By Stephen Barr and Christopher Lee
President Bush will propose a 3.1 percent pay raise for members of the armed forces and a 2.3 percent increase for civilian federal employees under the fiscal 2006 budget plan the White House will release on Monday.
The proposal marks the third consecutive year that Bush has sought a bigger increase for the military than for civilian workers, ignoring repeated bipartisan calls in Congress for equivalent raises for both groups.
The new proposed raises would go to more than 2.3 million military members and about 1.8 million civilian workers.
White House budget officials declined to comment on the pay proposals yesterday. But administration officials, who spoke on the condition of anonymity because the president's recommendation has not yet been formally released, disclosed the proposed raises.
In his budget, the president followed a formula set by Congress for the military pay hike. His civil service raise was pegged to the administration's estimate of the inflation rate and designed to protect the purchasing power of federal employees, one Bush official said.
The official also noted that the 2.3 percent proposal is in line with administration's forecasts for private-sector wage growth of about 2.6 percent. When bonuses and performance raises are added, many federal employees will see raises comparable to those given in industry, the official said.
"At a more basic level," the official added, "this entire proposal is set up to achieve the goal of recruiting, retaining and motivating quality people."
But Washington area lawmakers say many government employees' pay is not competitive with the private sector. On Tuesday, bipartisan groups in Congress introduced resolutions that call for upholding a two-decade-old tradition and passing equivalent raises for military and civil service employees.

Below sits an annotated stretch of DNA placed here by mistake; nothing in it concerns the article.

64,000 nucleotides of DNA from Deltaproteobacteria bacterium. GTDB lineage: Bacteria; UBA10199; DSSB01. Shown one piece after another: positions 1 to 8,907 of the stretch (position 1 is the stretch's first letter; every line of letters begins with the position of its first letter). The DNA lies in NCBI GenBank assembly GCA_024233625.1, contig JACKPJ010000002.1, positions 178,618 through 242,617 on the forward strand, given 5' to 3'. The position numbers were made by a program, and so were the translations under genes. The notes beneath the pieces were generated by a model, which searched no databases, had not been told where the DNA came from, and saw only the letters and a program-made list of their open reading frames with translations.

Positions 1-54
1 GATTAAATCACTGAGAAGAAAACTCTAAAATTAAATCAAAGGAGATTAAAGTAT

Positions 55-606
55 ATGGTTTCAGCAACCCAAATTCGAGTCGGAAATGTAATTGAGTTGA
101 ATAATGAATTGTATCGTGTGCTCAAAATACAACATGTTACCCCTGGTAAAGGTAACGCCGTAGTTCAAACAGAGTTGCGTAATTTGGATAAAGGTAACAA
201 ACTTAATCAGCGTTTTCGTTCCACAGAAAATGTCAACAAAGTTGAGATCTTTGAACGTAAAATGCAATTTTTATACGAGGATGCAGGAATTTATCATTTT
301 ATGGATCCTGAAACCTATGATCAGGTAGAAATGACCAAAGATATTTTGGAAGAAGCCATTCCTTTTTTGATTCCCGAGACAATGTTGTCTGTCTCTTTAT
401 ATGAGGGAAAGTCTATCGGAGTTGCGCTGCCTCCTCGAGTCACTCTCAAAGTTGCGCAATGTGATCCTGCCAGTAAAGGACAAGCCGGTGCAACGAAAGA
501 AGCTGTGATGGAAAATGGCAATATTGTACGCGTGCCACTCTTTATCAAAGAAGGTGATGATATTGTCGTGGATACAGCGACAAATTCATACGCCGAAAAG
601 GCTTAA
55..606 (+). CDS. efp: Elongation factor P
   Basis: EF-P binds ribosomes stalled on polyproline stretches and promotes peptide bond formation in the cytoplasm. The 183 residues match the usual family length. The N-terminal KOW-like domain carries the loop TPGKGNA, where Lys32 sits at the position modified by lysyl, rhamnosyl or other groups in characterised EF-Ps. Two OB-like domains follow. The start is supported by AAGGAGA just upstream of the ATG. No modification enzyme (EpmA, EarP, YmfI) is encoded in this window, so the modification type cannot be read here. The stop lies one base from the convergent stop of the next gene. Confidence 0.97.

"I am very pleased that the president recognized our military employees' hard work and sacrifice by proposing a fair pay adjustment," said House Minority Whip Steny H. Hoyer (D-Md.). "But his desire to shortchange civilian employees -- hundreds of thousands of whom work side-by-side with the military -- will damage recruitment and retention efforts, which are key to government serving taxpayers effectively."
Hoyer and others, including Sen. Susan Collins (R-Maine) and Reps. Thomas M. Davis III (R-Va.) and Frank R. Wolf (R-Va.), have said that many civil service workers -- from scientists at the Centers for Disease Control and Prevention to CIA operatives to Border Patrol agents -- play important roles in homeland security.
"Congress has repeatedly spoken on this issue and, again, we intend to make pay parity a reality for federal employees," said Davis, noting that 299 House members voted for equal raises last year.
Federal union leaders say providing smaller raises to civilians sends a message that their contributions are of lesser value.
"I am not surprised, but I am disappointed," said Colleen M. Kelley, president of the National Treasury Employees Union.
John Gage, president of the American Federation of Government Employees, said, "Throughout this administration, I think that civilians have been relegated to second-class citizens."
This past year, lawmakers settled on a 3.5 percent raise for everyone after Bush proposed a 3.5 percent raise for the military and 1.5 percent increase for civilian employees.
White House officials have maintained in the past that the armed forces deserve higher increases in light of combat in Afghanistan and Iraq, as well as the continuing struggle against terrorism. The administration also dislikes the current pay system, which officials believe rewards longevity in a job rather than performance.
Union leaders said they believe they can again persuade Congress to uphold the tradition of "pay parity," but they concede that the fight could be tougher this year because of rising federal deficits and tight agency budgets.
"There will be a lot of pressure from the administration on those that are supporting us," Kelley said.